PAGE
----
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Young relievers make bullpen the Phillies' biggest strength

The Phillies' biggest free-agent outlay this winter brought them a 36-year-old righthander pitching for his eighth team in five years. The allure of adding a $5 million pitcher such as Aaron Harang, though, goes deeper. The well-traveled veteran eats innings.

Phillies relief pitcher Ken Giles. (David Swanson/Staff file photo)
Phillies relief pitcher Ken Giles. (David Swanson/Staff file photo)Read more

The Phillies' biggest free-agent outlay this winter brought them a 36-year-old righthander pitching for his eighth team in five years. The allure of adding a $5 million pitcher such as Aaron Harang, though, goes deeper. The well-traveled veteran eats innings.

Relief pitching figures to be the strength of this year's Phillies. The more innings logged by starters such as Harang and fellow journeyman Jerome Williams, the less wear and tear in a rebuilding year on the young bullpen arms that are sure to factor into the team's future.

As the Phillies enter the first season of rebuilding, the back end of the bullpen features several pieces to build around. After the 2014 emergence of Jake Diekman, Ken Giles, and Justin De Fratus, late-inning relief is the one area of the roster already in great shape for the foreseeable future.

"The way we look at it is, in order for a team to be a winning team, you've got to have a good bullpen," De Fratus said. "We're just trying to solidify our piece of the puzzle."

Even if the front office finds a trade partner for $13 million-per-year closer Jonathan Papelbon, the bullpen should be a bright spot. The oldest of the touted trio is the lefthanded Diekman, who turned 28 in January. De Fratus doesn't turn 28 until October. Giles, the team's closer of the future, is merely 24.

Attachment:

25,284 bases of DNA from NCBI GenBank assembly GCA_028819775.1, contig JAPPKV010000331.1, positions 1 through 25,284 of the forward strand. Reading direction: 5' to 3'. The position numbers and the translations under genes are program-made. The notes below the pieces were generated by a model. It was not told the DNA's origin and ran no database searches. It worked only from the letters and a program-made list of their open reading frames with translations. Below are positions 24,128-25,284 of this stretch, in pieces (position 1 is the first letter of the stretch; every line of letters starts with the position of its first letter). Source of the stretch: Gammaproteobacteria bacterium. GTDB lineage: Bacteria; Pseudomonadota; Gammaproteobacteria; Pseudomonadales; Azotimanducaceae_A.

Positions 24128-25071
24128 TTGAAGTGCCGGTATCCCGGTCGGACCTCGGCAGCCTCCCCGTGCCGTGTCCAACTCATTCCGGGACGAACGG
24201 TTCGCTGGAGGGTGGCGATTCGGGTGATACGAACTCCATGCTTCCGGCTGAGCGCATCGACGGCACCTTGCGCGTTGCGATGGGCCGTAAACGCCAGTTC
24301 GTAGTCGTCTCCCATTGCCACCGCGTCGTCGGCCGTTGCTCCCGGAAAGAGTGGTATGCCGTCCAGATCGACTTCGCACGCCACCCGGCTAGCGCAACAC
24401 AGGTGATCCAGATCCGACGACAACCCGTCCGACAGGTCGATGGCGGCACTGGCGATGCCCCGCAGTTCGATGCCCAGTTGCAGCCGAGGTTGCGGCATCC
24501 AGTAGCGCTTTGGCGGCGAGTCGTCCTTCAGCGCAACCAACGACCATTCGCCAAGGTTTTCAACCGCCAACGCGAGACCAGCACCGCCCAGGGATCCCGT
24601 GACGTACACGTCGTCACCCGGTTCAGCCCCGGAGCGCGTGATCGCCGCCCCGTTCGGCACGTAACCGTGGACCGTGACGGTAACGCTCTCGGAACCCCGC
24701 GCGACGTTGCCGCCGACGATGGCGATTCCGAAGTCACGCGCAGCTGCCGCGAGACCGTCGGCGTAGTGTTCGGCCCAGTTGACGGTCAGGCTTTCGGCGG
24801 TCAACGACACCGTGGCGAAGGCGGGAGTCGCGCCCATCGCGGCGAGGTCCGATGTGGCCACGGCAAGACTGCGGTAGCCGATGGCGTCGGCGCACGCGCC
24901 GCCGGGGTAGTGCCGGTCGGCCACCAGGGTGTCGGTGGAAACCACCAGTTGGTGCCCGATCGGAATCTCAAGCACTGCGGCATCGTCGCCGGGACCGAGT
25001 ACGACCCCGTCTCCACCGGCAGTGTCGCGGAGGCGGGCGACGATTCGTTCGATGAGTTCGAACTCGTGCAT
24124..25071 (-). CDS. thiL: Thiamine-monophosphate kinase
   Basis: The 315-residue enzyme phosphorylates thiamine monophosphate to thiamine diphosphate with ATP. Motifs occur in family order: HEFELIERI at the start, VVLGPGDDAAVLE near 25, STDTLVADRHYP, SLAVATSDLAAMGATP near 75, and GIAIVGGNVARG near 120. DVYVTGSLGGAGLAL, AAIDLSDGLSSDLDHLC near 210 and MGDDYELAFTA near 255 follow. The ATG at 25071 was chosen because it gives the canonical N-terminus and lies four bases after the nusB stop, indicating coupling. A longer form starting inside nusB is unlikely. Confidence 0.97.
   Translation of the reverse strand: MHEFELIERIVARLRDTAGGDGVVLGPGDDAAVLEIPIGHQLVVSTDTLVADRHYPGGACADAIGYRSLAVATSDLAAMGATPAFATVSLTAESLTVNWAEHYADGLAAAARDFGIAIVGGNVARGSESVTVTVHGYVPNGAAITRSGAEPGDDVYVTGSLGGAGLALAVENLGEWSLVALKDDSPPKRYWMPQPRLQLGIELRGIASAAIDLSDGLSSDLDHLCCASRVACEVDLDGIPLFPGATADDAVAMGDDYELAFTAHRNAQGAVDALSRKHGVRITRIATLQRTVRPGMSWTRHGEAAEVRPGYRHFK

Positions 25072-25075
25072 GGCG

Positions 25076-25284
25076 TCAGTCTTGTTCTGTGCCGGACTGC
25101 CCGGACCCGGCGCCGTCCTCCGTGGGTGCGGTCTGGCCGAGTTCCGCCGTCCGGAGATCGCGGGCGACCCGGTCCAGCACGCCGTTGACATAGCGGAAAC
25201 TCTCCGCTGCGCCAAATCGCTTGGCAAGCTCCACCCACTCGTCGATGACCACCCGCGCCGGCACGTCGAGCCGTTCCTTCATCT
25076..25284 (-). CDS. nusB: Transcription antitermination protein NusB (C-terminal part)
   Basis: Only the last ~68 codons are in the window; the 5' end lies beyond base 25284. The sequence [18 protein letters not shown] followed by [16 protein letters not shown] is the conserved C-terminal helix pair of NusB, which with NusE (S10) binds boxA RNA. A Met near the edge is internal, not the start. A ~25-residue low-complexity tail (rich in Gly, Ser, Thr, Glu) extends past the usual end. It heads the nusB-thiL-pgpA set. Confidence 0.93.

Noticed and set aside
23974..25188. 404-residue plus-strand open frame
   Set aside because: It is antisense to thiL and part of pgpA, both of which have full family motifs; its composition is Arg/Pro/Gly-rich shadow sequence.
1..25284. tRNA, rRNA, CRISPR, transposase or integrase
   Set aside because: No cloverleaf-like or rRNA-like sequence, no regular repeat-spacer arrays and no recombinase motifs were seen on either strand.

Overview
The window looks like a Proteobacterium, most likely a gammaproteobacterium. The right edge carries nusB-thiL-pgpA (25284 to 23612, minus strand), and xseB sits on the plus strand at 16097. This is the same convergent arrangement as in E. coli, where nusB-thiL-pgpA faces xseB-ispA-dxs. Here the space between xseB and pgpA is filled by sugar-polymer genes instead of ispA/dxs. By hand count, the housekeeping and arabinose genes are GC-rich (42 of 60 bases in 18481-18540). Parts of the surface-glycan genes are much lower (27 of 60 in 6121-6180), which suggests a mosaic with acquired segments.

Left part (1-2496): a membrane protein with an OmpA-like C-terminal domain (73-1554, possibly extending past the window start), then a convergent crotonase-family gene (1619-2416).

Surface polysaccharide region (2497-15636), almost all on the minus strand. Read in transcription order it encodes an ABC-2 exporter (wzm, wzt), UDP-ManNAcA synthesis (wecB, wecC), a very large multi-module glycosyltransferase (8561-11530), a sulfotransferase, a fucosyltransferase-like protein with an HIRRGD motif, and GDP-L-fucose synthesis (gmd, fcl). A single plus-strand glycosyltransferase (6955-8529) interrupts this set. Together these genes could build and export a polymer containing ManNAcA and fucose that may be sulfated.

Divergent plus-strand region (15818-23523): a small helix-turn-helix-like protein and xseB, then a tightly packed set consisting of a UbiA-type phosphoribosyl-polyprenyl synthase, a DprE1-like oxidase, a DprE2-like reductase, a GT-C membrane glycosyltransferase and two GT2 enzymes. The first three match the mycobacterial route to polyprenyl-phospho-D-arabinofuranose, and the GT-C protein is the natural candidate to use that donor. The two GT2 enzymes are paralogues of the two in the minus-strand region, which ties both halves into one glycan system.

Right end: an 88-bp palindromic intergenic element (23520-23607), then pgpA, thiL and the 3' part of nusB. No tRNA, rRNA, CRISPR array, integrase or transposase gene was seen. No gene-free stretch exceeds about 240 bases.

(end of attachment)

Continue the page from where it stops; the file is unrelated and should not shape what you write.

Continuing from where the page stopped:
Each is coming off his breakout season and entered this spring as much more of a known commodity. Unlike last spring, there was never any doubt all three would make the opening-day roster.

Giles' major-league call-up didn't come until June, and the hard-throwing righthander still managed to finish fourth in the voting for National League rookie of the year.

Diekman's 100 strikeouts ranked third among NL relievers and were the most by a Phillies reliever since Al Holland in 1983.

Forty-two of De Fratus' 50 appearances after his final call-up from triple-A Lehigh Valley were scoreless.

"I feel like once the starter gets pulled, there's a good shot the rest of the game will be zeros with whoever is pitching," Diekman said. "I think the most important part is we just want to pitch. I don't think a lot of us care where we pitch but once the starter's out, we just want to put up zeros until Pap can shut her down for good."

This spring had a different feel for each member of the trio. Last April marked the first time Diekman made an opening-day roster. De Fratus made his first last year, too, but still spent part of April and most of May in triple A. Giles began last season at double-A Reading before a meteoric rise.

The fact Diekman, De Fratus, and Giles broke out in the same season is probably not coincidence. The young relievers say they feed off each other. Mario Hollands, a 26-year-old reliever who this spring has battled an elbow strain, also emerged last year with a solid first half.

A long-standing familiarity exists among the pitchers. When one senses faulty mechanics while just long-tossing, the other gives it to him straight. They each take criticism from one another well, Diekman said.

"In the least corny way possible for me to say it," De Fratus said, "you start feeling like that's you out there [on the mound]. That's your brother out there. You're not competing [with each other], really. You're trying to get the job done."